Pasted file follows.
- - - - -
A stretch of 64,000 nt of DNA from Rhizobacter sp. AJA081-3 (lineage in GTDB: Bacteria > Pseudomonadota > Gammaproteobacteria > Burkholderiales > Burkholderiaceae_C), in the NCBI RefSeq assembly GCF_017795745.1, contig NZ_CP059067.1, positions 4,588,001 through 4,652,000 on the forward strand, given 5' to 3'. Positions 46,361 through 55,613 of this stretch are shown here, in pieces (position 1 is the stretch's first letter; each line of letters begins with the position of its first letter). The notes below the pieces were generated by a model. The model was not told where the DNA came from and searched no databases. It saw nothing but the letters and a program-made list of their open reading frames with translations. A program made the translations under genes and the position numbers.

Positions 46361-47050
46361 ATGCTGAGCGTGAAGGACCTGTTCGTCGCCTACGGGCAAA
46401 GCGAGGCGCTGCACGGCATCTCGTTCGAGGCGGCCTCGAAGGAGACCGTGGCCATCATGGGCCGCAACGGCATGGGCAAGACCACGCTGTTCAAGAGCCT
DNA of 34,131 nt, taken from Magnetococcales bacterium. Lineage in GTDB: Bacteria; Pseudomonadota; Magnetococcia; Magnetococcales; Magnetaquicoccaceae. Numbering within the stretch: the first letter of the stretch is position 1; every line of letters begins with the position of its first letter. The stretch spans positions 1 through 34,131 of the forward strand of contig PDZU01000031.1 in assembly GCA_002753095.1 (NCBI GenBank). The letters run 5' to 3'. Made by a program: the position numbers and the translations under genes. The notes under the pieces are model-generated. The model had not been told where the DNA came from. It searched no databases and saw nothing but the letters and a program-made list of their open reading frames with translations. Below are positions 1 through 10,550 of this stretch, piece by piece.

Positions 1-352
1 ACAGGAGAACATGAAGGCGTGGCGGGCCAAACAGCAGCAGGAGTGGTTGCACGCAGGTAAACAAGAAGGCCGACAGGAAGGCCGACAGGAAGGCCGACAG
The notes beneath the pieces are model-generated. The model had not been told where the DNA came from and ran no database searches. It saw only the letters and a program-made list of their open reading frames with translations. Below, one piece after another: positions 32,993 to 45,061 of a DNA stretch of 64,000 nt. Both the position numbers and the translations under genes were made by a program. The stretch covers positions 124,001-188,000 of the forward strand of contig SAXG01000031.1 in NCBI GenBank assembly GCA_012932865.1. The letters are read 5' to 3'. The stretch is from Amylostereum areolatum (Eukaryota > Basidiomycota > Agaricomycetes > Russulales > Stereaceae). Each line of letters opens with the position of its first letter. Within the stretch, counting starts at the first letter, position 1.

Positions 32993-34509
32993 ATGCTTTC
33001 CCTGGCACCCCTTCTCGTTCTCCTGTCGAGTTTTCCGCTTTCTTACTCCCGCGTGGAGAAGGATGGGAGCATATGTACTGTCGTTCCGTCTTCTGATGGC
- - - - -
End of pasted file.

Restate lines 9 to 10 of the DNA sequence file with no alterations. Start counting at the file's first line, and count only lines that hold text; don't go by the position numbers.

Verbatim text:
Positions 32993-34509
32993 ATGCTTTC